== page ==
AASP 101- Lecture week 4-5 (1)

AASP 101- Lecture week 4-5 (1) - AASP 101 Week 4 The Modern...

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AASP 101 Week 4: The Modern U.S. Economy/U.S. Apartheid
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Inequality in the Labor Market Direct result of racism/discrimination, skills mismatch, and historical disenfranchisement of Blacks.
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Labor Market Inequality Racial Discrimination in the labor market exists when there is differential treatment of workers because of nonessential differences in characteristics Racial Inequality outcomes occur for reasons Racial Discrimination within the labor market Racial Discrimination in non-labor market activities Differences in Behaviors and Values Differences in innate abilities of individuals
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Income versus Wages Wages refer to earnings from employment Full and Part-time, temporary, contract Personal income includes earnings from wages and other sources, including savings, capital gains and transfers from social security or welfare. Evidence for racial disparities in wages and mean family income
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Racial Differences in Weekly Earnings Early Determinants of Labor Market Inequality Nadir during Jim Crow; rise in education, literacy and entrepreneurship with rise in racial discrimination 1964-1973 (decade of gains) Black men earned 65 cents in weekly wages for every dollar received for White men Black women earned 62 cents for every dollar earned by Black men 1974-1980 (stagnation) Black men earned 72 cents for every dollar a white man made 1980-1990 (decline) Black men earned 69 cents for every dollar Black women earned 79 cents for every dollar earned by black men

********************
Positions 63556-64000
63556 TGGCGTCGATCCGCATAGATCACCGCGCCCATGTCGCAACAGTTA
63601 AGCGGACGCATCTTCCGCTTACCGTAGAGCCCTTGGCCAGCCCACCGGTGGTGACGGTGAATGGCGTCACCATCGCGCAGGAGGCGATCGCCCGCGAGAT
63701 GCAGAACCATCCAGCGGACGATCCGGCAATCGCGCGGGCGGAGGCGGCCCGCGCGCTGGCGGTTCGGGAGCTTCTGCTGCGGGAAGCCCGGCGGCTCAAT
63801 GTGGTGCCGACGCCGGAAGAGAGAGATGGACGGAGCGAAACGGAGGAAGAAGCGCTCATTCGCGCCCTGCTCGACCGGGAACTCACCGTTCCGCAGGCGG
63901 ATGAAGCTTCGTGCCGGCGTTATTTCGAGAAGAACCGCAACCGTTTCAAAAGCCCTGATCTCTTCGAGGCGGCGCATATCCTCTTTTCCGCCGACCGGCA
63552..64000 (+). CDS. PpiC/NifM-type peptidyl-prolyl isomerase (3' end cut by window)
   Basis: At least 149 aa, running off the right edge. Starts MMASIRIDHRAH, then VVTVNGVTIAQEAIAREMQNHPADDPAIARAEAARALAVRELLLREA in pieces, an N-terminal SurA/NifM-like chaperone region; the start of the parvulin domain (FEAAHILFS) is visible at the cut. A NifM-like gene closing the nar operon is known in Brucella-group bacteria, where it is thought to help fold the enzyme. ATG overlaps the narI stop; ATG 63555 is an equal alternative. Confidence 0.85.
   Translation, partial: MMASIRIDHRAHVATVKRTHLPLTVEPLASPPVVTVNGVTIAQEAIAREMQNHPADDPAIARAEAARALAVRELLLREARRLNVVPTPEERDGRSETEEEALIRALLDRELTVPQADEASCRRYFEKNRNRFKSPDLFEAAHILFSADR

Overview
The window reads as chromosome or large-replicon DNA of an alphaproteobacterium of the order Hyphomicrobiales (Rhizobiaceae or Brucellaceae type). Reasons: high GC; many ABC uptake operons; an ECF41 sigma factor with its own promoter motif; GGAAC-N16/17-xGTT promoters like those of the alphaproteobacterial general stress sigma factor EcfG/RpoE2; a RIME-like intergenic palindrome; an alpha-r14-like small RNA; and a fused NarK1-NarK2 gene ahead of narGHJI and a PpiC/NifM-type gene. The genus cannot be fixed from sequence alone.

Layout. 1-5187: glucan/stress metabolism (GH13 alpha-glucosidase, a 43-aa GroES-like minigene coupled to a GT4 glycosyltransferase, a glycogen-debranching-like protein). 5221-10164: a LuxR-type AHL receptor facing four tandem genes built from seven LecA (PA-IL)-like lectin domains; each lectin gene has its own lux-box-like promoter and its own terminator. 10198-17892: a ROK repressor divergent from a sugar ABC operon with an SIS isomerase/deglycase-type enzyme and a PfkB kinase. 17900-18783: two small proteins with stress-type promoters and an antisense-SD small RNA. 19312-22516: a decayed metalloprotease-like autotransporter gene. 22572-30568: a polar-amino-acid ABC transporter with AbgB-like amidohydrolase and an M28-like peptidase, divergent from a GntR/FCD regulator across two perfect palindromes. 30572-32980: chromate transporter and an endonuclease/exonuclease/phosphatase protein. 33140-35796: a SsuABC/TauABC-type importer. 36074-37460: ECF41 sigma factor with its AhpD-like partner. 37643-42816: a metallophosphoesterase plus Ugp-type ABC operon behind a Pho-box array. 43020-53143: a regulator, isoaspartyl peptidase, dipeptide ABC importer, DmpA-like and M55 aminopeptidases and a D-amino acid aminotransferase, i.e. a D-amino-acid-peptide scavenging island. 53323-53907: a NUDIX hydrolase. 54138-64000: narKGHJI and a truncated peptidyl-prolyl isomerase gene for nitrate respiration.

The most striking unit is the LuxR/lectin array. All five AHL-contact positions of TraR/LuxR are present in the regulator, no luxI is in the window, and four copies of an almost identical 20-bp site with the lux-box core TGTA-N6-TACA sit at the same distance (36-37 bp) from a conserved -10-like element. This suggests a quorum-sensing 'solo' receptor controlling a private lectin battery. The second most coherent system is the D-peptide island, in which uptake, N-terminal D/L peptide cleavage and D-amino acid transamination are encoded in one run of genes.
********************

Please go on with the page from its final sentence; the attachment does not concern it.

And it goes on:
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Median Weekly Earnings by Race 0 100 200 300 400 500 600 700 800 900 2000 2002 2004 2006 2008 Whites Asians Blacks Hispanics Source: U.S. Bureau of Labor Statistics
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Median Weekly Earnings by Race/Sex for Men 0 100 200 300 400 500 600 700 800 900 1000 2000 2002 2004 2006 2008 WM BM AM HM Source: U.S. Bureau of Labor Statistics
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Median Weekly Earnings by Race/Sex for Women 0 100 200 300 400 500 600 700 800 2000 2001 2002 2003 2004 2005 2006 2007 2008 WF BF AF HF Source: U.S. Bureau of Labor Statistics
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Unemployment Rate by Race/Ethnicity 0 2 4 6 8 10 12 14 1999 2001 2003 2005 2007 2009 White Black Hispanic Source: U.S. Bureau of Labor Statistics
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High Unemployment Rates Significant Contributor to Inequality in Income/Earnings Factors for Black Unemployment High job turnover Over representation in unskilled occupations Under representation in blue and white collar postions Factors for Women Domestic arguments
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Gender Disparities in Labor Market Participation Gender Roles
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